#101 A Free and Powerful Practice That Will Change Your Recovery

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Processing emotions is not an easy thing. But when it comes to recovering from trauma, it’s a necessary thing. 

In this week’s episode, I'll tell you about a simple, free, powerful tool to support you in your recovery. 

I’ll even share some studies that validate the importance of this practice when it comes to improving your quality of life and feeling better about yourself overall. 


Journaling for Mental Health

Mayo Mindfulness: Overcoming negative self-talk

Expressive writing in early breast cancer survivors


Read Full Transcript Below: 


This is Laura Lummer, the breast cancer recovery coach. I'm a healthy lifestyle coach, a clinical Ayurveda specialist, a personal trainer, and I'm also a breast cancer survivor. In this podcast, we talk about healthy thinking and mindfulness practices, eating well, moving your body for health and longevity. And we'll also hear from other breast cancer survivors who have really engaged with life and have incredible stories to share. This podcast is your go-to resource for getting back to life after breast cancer.



Well hello, and welcome to Episode 101 of the breast cancer recovery coach Podcast. I am your host, Laura Lummer. And I want to start off the show by saying thank you so much to all of you who sent such amazing emails left comments, left ratings and reviews last week, and just let me know, and celebrated with me on the 100th episode of the breast cancer recovery coach podcast.



Honestly, it means the world to me, my heart is so full. It's just It feels great. And I'm so happy that I have such an incredibly supportive community that's just out there. Like you guys are amazing and wonderful. And I appreciate you so, so, so much. Thank you!



So, I just want to make sure I get that out there and you know that you're a part of my world, and I love it and I'm grateful.



So, I was thinking that since this is Episode 101, it might be a good time for a little breast cancer recovery refresher. So today, I want to talk about one thing you can do to support yourself in recovery from breast cancer treatment, but that you probably underestimate the power of, so let me share a story with you first.



When I went through my yoga teacher training and yoga philosophy study. So, it's all part of one program, but that program required a lot of internal examination. So, one of the areas of yoga studies, it's called Yama and it's called svadhyaya, and it means self-study. And we were often given homework during that training to do this self-study. Now, I will admit that sometimes I didn't do my homework the way I was supposed to, because it required writing a lot of things. And I was already working, raising littles doing teacher training in Ayurveda college and already had a lot of homework for Ayurveda college.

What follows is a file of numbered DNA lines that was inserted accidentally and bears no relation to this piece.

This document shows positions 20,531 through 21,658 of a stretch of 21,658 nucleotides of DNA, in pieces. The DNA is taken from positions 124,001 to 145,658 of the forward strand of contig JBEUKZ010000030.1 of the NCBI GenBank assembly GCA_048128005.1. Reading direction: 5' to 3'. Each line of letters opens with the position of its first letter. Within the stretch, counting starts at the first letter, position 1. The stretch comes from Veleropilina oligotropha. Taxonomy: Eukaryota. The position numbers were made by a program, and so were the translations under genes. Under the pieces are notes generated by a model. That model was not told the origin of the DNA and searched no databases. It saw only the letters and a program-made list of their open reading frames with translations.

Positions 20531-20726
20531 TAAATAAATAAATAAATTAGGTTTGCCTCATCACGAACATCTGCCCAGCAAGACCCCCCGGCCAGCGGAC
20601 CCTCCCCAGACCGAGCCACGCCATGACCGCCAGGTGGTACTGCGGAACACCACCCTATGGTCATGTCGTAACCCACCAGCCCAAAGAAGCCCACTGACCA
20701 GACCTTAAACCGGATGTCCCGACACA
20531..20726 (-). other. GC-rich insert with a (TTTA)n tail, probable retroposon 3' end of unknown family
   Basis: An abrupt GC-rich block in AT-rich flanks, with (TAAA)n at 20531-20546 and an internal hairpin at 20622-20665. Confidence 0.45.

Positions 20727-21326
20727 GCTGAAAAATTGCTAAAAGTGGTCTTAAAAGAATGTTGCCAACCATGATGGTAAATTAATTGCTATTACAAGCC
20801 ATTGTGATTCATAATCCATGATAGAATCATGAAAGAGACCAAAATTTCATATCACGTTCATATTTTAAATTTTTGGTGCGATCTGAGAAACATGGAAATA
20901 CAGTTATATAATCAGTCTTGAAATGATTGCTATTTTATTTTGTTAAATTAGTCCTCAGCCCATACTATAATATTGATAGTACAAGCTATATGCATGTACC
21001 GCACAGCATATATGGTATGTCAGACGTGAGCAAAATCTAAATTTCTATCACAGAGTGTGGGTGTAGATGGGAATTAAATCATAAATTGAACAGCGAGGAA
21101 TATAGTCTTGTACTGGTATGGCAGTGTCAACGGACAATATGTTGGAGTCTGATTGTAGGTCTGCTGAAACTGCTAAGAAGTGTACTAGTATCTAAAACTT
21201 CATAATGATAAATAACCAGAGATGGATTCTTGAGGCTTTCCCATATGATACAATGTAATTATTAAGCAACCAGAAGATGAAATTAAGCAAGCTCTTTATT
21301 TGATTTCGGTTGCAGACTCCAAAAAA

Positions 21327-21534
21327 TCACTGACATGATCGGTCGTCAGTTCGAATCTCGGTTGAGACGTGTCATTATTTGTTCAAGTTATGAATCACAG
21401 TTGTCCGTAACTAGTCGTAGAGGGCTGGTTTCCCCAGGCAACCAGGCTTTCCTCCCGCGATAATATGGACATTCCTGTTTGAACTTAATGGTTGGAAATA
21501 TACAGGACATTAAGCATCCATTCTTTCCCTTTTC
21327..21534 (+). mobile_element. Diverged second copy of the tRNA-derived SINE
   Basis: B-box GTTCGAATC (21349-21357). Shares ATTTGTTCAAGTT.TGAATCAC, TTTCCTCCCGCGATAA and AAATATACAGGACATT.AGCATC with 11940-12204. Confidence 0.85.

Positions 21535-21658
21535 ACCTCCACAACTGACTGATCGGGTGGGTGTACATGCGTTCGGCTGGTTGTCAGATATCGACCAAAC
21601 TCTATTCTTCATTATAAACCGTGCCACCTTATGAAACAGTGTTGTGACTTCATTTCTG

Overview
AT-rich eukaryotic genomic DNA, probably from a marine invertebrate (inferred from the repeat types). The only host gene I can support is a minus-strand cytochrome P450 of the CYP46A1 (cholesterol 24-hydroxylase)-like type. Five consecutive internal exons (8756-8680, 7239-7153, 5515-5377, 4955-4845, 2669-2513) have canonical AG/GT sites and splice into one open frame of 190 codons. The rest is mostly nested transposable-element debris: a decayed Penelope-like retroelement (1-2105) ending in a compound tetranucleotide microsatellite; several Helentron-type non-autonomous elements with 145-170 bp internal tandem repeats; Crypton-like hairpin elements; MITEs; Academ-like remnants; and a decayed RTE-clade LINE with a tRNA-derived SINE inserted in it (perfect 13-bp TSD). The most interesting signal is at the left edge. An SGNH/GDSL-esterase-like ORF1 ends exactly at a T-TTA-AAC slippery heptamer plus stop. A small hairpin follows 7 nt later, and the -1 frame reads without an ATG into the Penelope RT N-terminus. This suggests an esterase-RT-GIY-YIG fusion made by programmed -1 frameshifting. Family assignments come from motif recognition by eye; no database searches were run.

So, I decided that it was good enough to just think about the things that were assigned to me, and I did. I would give those things a lot of very serious consideration, and then I'd go to my next class and my teacher would always know that I didn't do the work. And it wasn't just me. He could pick the people out of the group who he knew had not done the assignment. And I thought at first that it was uncanny. Right? How does he know like, this guy is magical, this is amazing. But then I actually cracked down, I got serious about the work. And that's when I realized that when I did the work, I felt differently.



And he was seeing that, right, he could tell those of us that actually did the work, which meant writing stuff down and working through it. And those of us that just thought about it because the ones who did the work, were changing. The self-exploration and the self-awareness, it changed me when I took the time to write things down and look at my thoughts and work through what I needed to do. Whereas the thinking about doing the work, it just gave me more things to think about.



So fast forward to when I started coaching people and that gave me more clarity around the importance of doing work on yourself. Because I started to see the difference between people when they did the work, meaning the writing work. When they got their thoughts out of their head and on paper, so they could work through them, work through those sticking points, and it was completely different than from those people who just thought about what they had agreed to work on. I didn't do the work. So yes, yes, I am talking about journaling as a part of self-examination, healing, and growing, and changing your life.



So please don't shut off the podcast and think I don't need to hear that. Let me, give me a chance. Let me let me convince you how important this is to your healing.



Okay, so first of all, what does journaling have to do with breast cancer recovery 101, as I said in the beginning, we're coming back to 101, this is the basics. Well, one thing I know for certain is that when you go through treatment, you are focused on surviving, and all along the way, unless you were intentionally doing something to circumvent this, you're building up trauma inside of you. You're accruing physical trauma and emotional trauma, spiritual trauma.



So, when you begin the recovery phase of treatment, all that stuff is in you, and it needs to get out. And if you don't work through it, it can really, really mess you up. But it does not have to.